What’s Your Password?

Forgot Password

“I changed all my passwords to ‘incorrect.’  So whenever I forget, it will tell me: ‘Your password is incorrect.’”

Memes like this provide much-needed laughter about passwords.  Otherwise, trying to create and remember complex passwords for nearly every website you visit causes you to cry in frustration.

Have you ever forgotten your password for Facebook or your email account?

You’re not alone if you have.  Over the past month, an increasing number of clients solicited my help to recover or reset forgotten passwords.

The Mistake Most People Make

Web browsers like Google Chrome, Mozilla Firefox, and Internet Explorer offer to remember your passwords for all your websites.  You let them and you never have to type in your password again for that website.  It conveniently fills in your username and password each time you visit the page.

The problem occurs when your web browser must be reset.  Resetting your web browser can cause Chrome, Firefox or Internet Explorer to forget your saved passwords.

Then when you visit a site like Facebook, you must enter your username and password.

But because the only place your password was stored was in the web browser, you can’t log in. 

Thus begins the arduous and sometimes impossible task of resetting your password by answering security questions or replying to recovery emails.

Keep Your Accounts Up-To-Date

Resetting your forgotten password is much easier if you keep your email address and/or cell phone number up-to-date on various websites. 

Facebook, for example, allows you the option to have a code texted to your cell phone or a recovery email sent to your email address should you lose your password.  Within five minutes, you can create a new password and be on your merry way.

But some people I’ve assisted had an old email address or cell phone number configured in Facebook.  They also couldn’t remember their answers to their security questions.

The result:  forever locked out of that Facebook account.  Forced to create a new one, re-add all their friends, and start anew.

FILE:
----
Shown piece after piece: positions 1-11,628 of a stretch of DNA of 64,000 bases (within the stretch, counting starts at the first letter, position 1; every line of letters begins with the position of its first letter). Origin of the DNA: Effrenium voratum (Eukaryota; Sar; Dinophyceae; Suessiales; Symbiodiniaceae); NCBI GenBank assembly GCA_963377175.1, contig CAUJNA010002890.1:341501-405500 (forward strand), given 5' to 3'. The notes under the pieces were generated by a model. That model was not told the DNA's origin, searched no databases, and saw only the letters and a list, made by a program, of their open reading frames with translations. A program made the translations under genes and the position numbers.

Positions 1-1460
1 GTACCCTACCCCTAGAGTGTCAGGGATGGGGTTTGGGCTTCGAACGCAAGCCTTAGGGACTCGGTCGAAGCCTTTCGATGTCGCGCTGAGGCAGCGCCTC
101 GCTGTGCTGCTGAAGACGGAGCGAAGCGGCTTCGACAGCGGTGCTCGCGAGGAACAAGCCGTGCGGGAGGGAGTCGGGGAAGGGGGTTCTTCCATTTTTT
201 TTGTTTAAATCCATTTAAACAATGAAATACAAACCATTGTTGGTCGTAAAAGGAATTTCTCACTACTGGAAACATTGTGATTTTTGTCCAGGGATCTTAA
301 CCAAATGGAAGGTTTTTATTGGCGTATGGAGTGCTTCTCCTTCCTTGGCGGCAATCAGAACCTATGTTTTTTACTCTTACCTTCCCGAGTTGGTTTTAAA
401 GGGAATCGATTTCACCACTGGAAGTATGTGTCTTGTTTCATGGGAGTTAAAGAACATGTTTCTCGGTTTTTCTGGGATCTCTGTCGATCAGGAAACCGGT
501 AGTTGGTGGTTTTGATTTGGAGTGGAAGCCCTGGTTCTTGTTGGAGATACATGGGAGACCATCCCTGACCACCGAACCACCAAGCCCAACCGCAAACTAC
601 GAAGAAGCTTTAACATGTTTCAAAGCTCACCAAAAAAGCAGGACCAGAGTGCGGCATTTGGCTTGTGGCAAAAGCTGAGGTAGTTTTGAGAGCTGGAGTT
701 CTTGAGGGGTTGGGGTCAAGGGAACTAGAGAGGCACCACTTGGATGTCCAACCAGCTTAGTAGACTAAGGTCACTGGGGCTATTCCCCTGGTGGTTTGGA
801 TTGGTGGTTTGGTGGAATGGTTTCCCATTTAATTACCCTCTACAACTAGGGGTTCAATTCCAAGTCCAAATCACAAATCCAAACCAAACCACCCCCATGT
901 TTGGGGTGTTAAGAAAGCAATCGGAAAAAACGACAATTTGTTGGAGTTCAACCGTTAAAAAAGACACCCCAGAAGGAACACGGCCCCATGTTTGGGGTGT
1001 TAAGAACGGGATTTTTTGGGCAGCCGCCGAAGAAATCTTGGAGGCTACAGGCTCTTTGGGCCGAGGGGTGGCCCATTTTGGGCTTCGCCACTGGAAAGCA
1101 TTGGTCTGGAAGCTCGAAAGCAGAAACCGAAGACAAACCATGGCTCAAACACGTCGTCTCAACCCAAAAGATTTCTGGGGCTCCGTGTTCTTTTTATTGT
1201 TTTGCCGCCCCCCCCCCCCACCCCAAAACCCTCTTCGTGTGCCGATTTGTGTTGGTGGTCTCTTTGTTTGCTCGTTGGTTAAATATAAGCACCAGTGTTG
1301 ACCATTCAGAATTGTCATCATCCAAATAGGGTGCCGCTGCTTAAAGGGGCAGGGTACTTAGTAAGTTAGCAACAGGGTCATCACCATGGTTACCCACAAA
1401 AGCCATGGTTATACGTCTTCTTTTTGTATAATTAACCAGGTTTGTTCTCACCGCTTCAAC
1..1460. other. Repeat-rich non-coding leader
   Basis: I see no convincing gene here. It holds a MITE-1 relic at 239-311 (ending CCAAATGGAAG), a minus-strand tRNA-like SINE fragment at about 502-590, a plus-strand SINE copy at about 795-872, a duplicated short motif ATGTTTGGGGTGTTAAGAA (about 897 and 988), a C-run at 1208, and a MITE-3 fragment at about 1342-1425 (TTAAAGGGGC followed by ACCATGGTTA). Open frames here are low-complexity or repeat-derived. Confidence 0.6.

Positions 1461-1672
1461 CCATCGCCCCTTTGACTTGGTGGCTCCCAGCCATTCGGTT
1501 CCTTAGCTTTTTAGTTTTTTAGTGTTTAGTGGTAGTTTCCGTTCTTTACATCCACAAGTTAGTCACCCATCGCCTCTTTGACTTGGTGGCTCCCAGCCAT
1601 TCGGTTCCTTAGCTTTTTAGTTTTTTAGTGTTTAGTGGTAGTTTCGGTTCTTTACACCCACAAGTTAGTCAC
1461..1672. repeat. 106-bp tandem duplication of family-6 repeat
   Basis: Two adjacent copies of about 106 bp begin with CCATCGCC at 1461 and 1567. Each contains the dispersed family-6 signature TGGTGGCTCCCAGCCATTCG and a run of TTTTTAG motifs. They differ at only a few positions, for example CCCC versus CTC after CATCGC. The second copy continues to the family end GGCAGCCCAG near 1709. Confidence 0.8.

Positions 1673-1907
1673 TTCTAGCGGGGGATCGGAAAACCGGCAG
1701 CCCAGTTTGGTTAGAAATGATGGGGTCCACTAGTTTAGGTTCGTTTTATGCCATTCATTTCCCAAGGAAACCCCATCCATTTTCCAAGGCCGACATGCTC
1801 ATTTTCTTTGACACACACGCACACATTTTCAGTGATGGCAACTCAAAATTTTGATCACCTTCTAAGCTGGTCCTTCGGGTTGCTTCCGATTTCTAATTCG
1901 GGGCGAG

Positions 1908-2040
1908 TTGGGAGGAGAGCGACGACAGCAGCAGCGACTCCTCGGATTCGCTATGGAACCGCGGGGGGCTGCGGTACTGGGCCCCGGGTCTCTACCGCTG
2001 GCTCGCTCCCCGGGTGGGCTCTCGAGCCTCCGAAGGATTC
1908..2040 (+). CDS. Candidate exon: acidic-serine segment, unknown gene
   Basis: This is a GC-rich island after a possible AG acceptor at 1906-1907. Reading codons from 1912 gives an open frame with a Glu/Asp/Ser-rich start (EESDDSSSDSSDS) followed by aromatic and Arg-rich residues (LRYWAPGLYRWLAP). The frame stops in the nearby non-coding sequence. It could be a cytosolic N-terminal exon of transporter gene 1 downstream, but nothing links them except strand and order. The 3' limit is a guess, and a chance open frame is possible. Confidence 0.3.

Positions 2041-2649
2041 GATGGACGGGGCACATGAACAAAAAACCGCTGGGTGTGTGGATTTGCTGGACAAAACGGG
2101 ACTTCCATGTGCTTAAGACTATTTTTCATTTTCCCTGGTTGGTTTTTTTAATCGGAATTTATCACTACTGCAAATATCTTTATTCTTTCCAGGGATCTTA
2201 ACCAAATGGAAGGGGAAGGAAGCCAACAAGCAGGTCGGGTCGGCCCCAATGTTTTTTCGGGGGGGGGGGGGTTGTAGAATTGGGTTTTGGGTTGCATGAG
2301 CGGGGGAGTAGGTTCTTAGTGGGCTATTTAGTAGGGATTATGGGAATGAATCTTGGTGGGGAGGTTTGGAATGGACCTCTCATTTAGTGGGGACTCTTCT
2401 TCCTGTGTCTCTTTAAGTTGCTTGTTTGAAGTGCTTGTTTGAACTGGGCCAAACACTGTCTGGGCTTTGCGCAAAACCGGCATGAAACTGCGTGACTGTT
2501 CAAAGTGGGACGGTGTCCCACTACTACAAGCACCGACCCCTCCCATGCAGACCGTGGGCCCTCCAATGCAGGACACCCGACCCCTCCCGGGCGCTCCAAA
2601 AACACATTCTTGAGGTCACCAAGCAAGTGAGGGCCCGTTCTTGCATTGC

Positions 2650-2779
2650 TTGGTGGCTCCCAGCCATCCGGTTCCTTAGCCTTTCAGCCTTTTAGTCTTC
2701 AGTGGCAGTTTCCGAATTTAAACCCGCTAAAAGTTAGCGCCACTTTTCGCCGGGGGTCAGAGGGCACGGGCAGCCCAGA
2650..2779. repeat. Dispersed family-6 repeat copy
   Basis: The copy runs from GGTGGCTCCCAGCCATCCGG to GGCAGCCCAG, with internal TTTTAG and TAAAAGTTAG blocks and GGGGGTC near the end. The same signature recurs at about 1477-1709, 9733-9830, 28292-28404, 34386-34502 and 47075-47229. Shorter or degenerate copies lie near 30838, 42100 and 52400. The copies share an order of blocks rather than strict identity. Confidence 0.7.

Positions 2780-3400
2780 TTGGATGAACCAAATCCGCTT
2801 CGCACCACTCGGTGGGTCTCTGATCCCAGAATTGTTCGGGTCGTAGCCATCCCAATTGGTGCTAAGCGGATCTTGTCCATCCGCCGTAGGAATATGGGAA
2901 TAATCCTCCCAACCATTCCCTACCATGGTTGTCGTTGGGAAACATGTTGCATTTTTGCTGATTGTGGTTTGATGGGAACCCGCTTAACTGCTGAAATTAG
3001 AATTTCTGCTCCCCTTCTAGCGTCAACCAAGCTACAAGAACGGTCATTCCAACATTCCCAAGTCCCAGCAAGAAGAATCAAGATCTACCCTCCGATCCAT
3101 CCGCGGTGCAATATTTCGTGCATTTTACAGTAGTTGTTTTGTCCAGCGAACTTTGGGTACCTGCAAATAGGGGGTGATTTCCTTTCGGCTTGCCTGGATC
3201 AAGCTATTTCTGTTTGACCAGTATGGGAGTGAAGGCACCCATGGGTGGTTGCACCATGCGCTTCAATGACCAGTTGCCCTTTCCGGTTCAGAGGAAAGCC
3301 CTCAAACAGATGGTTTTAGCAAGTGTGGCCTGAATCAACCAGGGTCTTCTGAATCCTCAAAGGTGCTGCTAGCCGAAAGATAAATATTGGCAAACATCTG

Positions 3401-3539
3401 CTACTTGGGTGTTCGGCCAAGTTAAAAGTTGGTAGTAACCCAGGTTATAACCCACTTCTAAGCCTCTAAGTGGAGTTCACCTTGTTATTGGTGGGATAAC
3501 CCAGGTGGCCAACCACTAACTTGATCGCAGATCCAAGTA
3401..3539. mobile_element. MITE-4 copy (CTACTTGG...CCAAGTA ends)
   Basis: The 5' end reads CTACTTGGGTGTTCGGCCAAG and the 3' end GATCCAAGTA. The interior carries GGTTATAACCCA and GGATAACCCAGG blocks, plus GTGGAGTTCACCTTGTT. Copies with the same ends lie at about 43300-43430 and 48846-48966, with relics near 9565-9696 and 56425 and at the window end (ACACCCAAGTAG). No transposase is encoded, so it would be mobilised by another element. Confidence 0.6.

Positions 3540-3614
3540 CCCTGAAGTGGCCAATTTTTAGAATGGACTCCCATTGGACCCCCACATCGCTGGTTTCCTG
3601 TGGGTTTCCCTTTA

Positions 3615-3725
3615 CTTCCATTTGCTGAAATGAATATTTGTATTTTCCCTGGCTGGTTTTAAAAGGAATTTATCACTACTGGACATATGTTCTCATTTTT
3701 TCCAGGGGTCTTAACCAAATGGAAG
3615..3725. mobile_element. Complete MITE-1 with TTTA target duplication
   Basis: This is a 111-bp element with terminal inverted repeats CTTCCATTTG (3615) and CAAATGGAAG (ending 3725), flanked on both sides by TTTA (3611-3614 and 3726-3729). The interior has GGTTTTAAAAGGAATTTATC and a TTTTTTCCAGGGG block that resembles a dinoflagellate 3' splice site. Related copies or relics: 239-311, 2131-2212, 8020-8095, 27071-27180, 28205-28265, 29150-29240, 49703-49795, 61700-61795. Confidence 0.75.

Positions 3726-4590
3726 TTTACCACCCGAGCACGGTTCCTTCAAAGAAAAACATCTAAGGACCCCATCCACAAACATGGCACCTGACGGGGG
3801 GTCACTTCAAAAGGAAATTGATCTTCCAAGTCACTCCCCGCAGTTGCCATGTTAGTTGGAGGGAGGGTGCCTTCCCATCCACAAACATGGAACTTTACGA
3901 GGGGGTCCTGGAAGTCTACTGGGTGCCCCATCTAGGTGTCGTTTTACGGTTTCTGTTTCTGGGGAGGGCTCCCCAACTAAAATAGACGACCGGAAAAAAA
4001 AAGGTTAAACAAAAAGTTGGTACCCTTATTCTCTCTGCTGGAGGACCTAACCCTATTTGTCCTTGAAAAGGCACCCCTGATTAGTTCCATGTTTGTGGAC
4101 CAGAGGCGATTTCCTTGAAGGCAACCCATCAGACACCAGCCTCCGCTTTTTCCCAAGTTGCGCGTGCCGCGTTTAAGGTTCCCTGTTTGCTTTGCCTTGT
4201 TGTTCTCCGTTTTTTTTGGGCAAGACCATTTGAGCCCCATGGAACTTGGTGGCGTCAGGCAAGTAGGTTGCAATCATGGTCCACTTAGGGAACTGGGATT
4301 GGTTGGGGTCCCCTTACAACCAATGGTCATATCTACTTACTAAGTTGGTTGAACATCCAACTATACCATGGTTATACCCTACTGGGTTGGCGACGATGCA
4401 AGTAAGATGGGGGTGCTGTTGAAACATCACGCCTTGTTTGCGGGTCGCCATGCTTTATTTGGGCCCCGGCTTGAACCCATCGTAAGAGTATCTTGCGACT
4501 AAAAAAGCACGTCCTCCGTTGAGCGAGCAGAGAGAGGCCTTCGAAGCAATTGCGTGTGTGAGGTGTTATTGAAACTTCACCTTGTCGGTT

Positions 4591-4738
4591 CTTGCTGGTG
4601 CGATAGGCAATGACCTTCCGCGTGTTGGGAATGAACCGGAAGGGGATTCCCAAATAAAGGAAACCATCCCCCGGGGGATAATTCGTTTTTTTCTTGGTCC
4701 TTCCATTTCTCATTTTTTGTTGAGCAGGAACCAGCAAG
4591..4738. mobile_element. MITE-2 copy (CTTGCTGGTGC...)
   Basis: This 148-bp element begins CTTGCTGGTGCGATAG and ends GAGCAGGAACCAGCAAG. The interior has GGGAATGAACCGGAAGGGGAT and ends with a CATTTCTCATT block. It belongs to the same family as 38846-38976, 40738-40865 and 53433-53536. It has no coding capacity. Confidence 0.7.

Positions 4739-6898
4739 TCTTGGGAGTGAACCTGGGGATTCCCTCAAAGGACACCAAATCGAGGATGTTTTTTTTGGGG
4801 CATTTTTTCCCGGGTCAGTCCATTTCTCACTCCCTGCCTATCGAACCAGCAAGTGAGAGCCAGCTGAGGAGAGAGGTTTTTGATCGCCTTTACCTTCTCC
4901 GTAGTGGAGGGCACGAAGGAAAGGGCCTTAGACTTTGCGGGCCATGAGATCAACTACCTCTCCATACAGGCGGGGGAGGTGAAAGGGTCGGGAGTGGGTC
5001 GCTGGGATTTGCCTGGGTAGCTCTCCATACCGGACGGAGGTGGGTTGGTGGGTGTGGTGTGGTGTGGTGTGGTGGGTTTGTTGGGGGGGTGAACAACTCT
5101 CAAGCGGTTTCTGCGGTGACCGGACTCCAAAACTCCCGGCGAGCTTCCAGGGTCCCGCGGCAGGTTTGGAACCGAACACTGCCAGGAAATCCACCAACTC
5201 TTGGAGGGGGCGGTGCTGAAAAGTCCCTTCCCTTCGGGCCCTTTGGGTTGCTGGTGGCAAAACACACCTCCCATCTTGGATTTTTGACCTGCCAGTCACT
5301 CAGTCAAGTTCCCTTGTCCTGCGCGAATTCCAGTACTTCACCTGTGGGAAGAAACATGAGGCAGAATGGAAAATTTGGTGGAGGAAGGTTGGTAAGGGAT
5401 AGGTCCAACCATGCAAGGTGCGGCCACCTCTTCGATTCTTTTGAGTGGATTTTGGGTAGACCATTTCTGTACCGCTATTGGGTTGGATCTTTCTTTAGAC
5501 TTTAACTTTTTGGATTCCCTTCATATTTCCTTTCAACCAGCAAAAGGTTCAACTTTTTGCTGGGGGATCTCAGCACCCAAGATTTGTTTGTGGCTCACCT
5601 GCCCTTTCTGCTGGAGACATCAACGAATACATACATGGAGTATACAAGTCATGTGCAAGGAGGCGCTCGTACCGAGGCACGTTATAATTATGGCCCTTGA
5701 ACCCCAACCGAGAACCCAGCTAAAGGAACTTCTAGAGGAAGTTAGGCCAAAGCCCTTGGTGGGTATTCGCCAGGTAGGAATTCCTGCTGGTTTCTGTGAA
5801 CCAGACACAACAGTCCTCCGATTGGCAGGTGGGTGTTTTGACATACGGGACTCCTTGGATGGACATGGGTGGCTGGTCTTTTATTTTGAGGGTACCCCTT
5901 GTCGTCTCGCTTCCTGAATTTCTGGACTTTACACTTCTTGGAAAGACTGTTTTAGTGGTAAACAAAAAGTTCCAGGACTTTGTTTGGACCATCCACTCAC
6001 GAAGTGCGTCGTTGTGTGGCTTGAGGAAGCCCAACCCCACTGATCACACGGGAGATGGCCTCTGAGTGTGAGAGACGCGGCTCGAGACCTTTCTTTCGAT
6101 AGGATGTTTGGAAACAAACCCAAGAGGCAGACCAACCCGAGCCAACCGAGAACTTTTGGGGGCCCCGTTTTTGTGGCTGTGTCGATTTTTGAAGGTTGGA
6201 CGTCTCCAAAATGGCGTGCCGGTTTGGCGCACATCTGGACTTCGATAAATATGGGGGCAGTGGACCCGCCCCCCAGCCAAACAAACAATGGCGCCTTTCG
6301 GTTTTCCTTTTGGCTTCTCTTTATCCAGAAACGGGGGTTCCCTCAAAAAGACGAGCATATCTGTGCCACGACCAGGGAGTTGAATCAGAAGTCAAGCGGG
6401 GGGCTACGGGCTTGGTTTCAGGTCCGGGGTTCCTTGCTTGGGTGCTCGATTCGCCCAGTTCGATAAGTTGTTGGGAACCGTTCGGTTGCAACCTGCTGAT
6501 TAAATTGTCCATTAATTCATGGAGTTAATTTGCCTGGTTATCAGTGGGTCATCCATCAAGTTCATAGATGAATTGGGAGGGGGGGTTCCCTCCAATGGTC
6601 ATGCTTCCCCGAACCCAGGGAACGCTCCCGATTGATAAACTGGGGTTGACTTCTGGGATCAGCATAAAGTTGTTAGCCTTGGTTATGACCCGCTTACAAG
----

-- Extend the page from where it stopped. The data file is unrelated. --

ACTION STEP:  Make sure your current email address and cell phone number are correctly configured as recovery options for all of your online accounts – Facebook, email, banking, credit cards, etc.

The Best Place to Store Your Passwords

Trying to remember zillions of different, complex passwords for different websites is mind-boggling.  Keeping an up-to-date written list is practically impossible.

That’s why I strongly encourage you to use a free password management program called LastPass (www.lastpass.com).

LastPass gives you:

  • Unlimited and secure storage for passwords and notes
  • Automatic backup of passwords
  • Automatic completion of login fields and forms

By installing a simple add-on to your web browser, you’ll have quick access to all of your passwords.  You can also store credit card numbers, license numbers, insurance information, and more.

You only have to remember one master password – the one you use to log in to LastPass.

LastPass will even detect when you change your password for a website and offer to automatically update it in the program.

For a measly $1 a month, you can upgrade to LastPass Premium and have access to your passwords on all your computers and mobile devices.

Please … if you don’t take any other advice I give, at least write down your passwords in a notebook.  Better yet, put them in LastPass.

Scott Hartley, President/CEO

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